Linking the foraging behavior of three bee species to pollen dispersal and gene flow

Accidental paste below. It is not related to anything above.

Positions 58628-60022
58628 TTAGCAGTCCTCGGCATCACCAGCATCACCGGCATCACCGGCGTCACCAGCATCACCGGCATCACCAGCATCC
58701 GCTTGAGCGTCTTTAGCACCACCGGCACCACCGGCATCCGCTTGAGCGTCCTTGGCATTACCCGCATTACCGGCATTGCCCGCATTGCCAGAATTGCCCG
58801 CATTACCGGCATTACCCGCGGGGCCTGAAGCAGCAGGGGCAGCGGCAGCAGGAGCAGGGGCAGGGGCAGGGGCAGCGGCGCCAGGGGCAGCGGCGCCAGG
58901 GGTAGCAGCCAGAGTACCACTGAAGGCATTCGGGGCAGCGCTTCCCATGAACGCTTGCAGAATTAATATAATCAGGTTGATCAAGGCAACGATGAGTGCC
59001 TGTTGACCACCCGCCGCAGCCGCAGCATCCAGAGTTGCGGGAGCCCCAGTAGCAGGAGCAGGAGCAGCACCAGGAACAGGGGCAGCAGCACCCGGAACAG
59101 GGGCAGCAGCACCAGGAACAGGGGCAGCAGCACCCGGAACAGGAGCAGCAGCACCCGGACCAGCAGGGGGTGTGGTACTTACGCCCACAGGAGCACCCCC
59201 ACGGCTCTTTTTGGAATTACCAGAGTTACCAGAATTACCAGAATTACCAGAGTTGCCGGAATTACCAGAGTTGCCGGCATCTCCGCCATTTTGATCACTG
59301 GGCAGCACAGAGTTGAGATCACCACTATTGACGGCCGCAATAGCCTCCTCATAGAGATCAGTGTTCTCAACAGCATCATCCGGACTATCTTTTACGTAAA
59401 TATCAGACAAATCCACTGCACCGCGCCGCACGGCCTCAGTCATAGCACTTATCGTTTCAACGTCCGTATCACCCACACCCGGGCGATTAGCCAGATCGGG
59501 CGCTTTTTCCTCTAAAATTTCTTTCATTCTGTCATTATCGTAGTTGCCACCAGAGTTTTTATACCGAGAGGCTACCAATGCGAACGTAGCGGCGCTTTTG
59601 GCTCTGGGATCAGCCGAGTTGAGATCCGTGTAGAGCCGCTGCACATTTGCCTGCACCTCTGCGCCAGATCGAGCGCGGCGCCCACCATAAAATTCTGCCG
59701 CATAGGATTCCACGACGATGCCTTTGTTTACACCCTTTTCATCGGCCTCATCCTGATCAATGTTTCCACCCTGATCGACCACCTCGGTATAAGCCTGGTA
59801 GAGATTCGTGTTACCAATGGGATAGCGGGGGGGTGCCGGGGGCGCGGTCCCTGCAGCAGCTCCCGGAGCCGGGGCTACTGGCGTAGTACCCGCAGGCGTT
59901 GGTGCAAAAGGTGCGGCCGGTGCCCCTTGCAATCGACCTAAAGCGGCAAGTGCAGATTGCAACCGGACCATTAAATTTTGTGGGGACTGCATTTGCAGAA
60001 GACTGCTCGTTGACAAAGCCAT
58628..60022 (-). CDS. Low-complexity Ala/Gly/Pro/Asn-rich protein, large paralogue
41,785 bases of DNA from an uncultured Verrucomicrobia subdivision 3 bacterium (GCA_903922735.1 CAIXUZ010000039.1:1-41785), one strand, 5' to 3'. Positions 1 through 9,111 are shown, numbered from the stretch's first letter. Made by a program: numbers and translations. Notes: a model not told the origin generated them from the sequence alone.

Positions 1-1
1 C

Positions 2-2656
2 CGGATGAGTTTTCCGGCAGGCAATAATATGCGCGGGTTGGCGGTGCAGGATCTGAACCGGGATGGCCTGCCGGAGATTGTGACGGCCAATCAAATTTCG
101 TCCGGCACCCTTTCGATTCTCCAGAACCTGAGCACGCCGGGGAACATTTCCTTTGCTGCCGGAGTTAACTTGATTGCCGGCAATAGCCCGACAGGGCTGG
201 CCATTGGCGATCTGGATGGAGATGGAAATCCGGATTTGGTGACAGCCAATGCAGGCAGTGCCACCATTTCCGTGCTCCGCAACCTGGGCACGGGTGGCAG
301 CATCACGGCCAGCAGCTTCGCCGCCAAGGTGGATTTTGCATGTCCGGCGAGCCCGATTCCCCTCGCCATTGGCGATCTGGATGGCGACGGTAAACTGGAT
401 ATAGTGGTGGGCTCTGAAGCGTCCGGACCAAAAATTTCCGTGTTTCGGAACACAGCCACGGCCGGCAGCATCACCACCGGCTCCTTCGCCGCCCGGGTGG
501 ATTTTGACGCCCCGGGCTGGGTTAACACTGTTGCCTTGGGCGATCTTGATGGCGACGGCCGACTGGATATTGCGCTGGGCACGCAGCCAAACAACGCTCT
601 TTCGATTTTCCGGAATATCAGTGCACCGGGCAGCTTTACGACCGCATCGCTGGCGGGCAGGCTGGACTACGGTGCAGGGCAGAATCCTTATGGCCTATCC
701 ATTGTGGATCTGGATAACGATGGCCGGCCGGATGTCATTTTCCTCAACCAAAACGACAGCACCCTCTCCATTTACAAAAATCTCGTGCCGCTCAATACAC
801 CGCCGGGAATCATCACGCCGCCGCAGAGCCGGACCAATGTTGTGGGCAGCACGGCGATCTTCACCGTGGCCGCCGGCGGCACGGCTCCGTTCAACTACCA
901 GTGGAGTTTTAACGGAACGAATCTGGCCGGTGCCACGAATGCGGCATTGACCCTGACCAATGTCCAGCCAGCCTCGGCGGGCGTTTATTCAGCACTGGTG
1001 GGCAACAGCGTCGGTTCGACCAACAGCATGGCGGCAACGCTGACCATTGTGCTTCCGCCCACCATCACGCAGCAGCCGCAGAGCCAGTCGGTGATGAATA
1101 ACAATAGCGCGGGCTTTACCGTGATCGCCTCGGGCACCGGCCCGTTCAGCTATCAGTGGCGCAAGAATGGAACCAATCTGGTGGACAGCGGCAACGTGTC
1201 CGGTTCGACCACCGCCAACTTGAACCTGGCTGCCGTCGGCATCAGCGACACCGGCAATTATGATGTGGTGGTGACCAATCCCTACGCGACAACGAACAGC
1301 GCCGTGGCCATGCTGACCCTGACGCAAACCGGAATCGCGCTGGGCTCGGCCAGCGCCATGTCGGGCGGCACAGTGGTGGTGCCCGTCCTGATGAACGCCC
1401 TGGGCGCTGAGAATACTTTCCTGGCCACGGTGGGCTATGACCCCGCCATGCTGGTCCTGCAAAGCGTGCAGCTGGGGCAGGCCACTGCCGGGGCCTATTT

Foraging behaviors that impact gene flow can guide the design of pollinator strategies to mitigate gene flow. Reduced gene flow is expected to minimize the impact of genetically engineered (GE) crops on feral and natural populations and to facilitate the coexistence of different agricultural markets. The goal of this study is to link foraging behavior to gene flow and identify behaviors that can help predict gene flow for different bee species. To reach this goal, we first examined and compared the foraging behaviors of three distinct bee species, the European honey bee, Apis mellifera L., the common eastern bumble bee, Bombus impatiens Cr., and the alfalfa leafcutting bee, Megachile rotundata F., foraging on Medicago sativa flowers. Each foraging behavior investigated differed among bee species. Both social bees exhibited directionality of movement and had similar residence, in contrast to the random movement and shorter residence of the solitary bee. Tripping rate and net distance traveled differed among the three bee species. We ranked each behavior among bee species and used the relative ranking as gene flow predictor before testing the predictions against empirical gene flow data. Tripping rate and net distance traveled, but not residence, predicted relative gene dispersal among bee species. Linking specific behaviors to gene flow provides mechanisms to explain differences in gene flow among bee species and guides the development of management practices to reduce gene flow. Although developed in one system, the approach developed here can be generalized to different plant/pollinator systems.